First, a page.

All posts by Gabe Goodwin

Excel Charts Don’t Follow “Move and Size with Cells” Option


Excel’s “Move and Size with Cells” option allows you to automatically re-size charts if the cells that contain the chart are added or re-sized.

With ExcelWriter, when the “Move and Size with Cells” option is selected in Excel, charts are not re-sized based on rows that are added from data being imported into data markers using the ExcelTemplate object (or OfficeWriter’s SSRS integration). Charts are re-sized if rows are added explicitly using Worksheet.InsertRow.


The pictures below show a file that has “Move and Size with Cells” option selected, before and after it has been processed by ExcelWriter.



Incorrect output – Note that the chart remained the same size as before the data was imported.

ExcelWriter Chart

The correct output should look like the following:

ExcelWriter Chart Continue reading Excel Charts Don’t Follow “Move and Size with Cells” Option

Can I Print ExcelWriter Generated Files from the Server?


I am trying to print ExcelWriter generated files. What are my options?


ExcelWriter does not currently support printing directly from the server.  In order to print, the contents of the Excel file must first be rendered. As ExcelWriter does not currently have the ability to render content, rendering is handled by Excel when the output file is opened by the client. This means that in order to support printing directly from a web server it would be necessary to have Excel on the server. However, having Excel on a web server is not recommended.

There are two workarounds that we recommend to meet your printing needs:

  • Save files to a dedicated printing server
  • Automate printing using a VBA macro, when the file is opened on the client

The ability to render Excel files is being planned for a future release of ExcelWriter.

Setting Print Options

Before printing you can set all your print options programatically through ExcelApplication.      Example code is below: Continue reading Can I Print ExcelWriter Generated Files from the Server?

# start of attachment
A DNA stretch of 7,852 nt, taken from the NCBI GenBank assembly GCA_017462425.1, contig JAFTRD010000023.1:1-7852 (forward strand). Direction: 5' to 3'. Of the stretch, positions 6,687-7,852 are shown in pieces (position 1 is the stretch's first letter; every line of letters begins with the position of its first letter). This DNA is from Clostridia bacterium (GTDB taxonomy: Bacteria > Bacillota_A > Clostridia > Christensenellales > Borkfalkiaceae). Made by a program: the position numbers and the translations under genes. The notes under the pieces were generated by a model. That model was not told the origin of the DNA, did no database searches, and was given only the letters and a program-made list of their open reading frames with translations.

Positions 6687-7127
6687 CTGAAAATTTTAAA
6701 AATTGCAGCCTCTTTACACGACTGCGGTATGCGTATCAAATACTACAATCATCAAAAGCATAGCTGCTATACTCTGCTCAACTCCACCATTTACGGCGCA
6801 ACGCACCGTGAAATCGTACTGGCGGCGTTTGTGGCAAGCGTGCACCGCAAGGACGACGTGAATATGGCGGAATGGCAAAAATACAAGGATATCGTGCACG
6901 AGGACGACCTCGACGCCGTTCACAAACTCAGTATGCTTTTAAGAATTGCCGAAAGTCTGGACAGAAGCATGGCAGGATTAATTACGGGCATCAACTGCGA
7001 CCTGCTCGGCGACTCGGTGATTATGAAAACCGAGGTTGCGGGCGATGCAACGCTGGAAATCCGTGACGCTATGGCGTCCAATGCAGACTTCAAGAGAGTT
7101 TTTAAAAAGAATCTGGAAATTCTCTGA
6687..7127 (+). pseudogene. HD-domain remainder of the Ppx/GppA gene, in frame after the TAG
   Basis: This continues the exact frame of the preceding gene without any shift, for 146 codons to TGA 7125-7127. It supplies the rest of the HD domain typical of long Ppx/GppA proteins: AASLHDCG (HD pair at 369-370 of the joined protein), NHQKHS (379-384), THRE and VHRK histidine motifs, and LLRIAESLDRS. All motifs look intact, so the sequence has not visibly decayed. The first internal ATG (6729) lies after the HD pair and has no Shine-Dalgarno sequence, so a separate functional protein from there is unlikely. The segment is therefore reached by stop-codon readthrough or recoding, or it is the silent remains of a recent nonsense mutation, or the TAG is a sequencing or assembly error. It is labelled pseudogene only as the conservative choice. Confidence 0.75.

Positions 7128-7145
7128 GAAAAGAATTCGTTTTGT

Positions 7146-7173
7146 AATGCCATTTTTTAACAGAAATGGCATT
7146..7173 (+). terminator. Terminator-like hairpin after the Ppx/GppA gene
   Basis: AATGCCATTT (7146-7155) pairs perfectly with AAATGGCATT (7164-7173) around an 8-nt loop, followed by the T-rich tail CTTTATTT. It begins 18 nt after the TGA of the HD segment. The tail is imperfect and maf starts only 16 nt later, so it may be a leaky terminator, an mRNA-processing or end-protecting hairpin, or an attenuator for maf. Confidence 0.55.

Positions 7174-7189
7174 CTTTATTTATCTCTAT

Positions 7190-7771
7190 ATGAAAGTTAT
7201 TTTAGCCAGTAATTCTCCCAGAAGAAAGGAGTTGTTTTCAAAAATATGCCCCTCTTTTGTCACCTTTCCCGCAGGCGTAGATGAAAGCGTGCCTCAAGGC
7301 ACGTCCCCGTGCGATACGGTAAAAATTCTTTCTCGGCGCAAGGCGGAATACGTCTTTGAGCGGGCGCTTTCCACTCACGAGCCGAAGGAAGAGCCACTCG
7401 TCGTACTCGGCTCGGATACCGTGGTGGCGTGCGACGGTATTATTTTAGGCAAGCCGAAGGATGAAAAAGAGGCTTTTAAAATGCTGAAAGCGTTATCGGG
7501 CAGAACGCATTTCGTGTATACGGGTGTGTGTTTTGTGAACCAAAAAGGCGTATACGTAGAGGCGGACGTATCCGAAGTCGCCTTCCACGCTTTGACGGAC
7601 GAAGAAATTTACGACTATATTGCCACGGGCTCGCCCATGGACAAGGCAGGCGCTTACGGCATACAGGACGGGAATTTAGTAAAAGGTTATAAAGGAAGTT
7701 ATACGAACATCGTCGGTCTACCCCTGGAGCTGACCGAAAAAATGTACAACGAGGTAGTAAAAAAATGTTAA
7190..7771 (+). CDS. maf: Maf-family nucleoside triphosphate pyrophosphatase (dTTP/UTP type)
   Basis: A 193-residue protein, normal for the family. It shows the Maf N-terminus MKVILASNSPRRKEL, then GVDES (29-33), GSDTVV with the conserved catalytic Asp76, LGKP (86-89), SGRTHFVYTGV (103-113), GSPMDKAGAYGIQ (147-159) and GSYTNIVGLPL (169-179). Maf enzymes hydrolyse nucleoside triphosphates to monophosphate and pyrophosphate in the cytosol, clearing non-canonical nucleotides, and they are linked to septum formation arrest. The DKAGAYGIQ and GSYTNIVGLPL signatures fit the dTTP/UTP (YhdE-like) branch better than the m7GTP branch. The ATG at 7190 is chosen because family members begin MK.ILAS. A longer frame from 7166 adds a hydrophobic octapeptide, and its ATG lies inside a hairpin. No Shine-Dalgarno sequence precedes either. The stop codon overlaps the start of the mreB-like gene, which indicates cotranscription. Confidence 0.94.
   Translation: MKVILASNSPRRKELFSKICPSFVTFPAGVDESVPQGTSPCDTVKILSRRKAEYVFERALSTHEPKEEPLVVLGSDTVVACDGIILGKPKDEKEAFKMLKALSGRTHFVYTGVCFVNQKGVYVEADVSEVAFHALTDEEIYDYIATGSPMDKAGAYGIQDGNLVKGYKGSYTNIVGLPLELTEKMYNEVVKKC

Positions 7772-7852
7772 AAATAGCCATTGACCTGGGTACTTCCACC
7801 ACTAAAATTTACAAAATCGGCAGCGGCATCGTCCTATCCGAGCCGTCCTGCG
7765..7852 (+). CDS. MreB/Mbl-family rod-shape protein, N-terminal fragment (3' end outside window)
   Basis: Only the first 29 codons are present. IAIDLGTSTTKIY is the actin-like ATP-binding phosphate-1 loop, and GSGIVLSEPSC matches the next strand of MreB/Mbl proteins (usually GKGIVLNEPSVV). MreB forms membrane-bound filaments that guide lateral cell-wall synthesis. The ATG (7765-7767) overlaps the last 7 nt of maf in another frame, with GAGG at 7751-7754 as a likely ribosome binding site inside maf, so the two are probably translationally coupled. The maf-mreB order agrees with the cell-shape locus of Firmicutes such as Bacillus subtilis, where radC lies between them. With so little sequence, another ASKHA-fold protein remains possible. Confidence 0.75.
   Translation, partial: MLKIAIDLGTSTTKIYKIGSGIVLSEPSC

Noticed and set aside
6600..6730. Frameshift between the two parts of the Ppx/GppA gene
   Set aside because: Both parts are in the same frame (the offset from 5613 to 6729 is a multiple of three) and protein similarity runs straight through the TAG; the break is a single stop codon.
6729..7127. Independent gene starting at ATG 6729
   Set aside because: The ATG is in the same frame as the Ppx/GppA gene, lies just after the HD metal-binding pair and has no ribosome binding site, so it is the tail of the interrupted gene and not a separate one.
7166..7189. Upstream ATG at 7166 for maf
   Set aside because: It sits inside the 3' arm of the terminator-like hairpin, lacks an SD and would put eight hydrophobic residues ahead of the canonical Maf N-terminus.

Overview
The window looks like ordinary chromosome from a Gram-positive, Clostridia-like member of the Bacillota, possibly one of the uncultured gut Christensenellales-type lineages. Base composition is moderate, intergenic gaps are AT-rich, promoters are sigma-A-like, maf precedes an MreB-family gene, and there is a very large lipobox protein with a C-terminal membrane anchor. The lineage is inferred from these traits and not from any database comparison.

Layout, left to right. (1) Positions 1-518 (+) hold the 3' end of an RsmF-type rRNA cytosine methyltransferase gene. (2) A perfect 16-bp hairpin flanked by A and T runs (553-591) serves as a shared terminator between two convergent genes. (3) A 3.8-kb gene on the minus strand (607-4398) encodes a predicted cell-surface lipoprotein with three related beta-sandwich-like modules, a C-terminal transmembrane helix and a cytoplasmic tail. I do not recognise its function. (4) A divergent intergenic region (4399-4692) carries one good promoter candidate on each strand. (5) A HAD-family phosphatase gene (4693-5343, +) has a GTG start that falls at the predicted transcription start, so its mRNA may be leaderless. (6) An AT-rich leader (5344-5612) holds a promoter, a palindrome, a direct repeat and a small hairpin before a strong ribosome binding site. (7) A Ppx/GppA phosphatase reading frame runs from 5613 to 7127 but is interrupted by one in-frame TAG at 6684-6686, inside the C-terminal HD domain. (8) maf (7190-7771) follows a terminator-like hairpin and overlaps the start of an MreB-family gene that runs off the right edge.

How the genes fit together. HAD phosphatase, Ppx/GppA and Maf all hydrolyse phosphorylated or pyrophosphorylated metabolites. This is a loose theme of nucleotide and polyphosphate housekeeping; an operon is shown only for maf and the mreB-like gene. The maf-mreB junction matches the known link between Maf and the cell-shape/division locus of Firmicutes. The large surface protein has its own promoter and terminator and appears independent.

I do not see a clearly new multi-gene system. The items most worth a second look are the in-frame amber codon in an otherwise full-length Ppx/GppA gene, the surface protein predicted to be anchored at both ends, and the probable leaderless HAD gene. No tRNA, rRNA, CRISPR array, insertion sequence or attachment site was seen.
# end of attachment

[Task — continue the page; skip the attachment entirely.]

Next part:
What to Do When OfficeWriter Sporadically Throws “General license key exception: Product key not installed.” Error


Even though the license key is in the registry, OfficeWriter sporadically throws the error “General license key exception: Product key not installed.” on Windows 2008 or above.

This issue has been reported by certain customers running a custom identity on an application pool in IIS 7 or above.  Most commonly this behavior has been seen on applications in 32-bit application pools, but has also been reported with 64-bit applications.

The combination of several factors in IIS 7.5 and Windows 2008 can cause problems for application pools running under a custom identity if they need to read from the registry.  These factors may be responsible for the sporadic OfficeWriter error.

  1. Windows 2008 introduced application pool identities.
  2. Windows 2008 also added new functionality to the user profile in Windows 2008 that causes the OS to more aggressively clean up registry handles when they are not needed.
  3. Additionally, IIS 7 and above does not load the user profiles by default.


If you are receiving the “General license key exception” sporadically, changing the ‘Load user profile’ setting in IIS may resolve the issue.

The ‘Load user Profile’ setting

In IIS 7 and above, there is an application pool setting called ‘load user profile’.  When this is set to true IIS will load the user profile for the application pool identity.  This should keep Windows from cleaning the registry handles necessary for OfficeWriter to read the license key.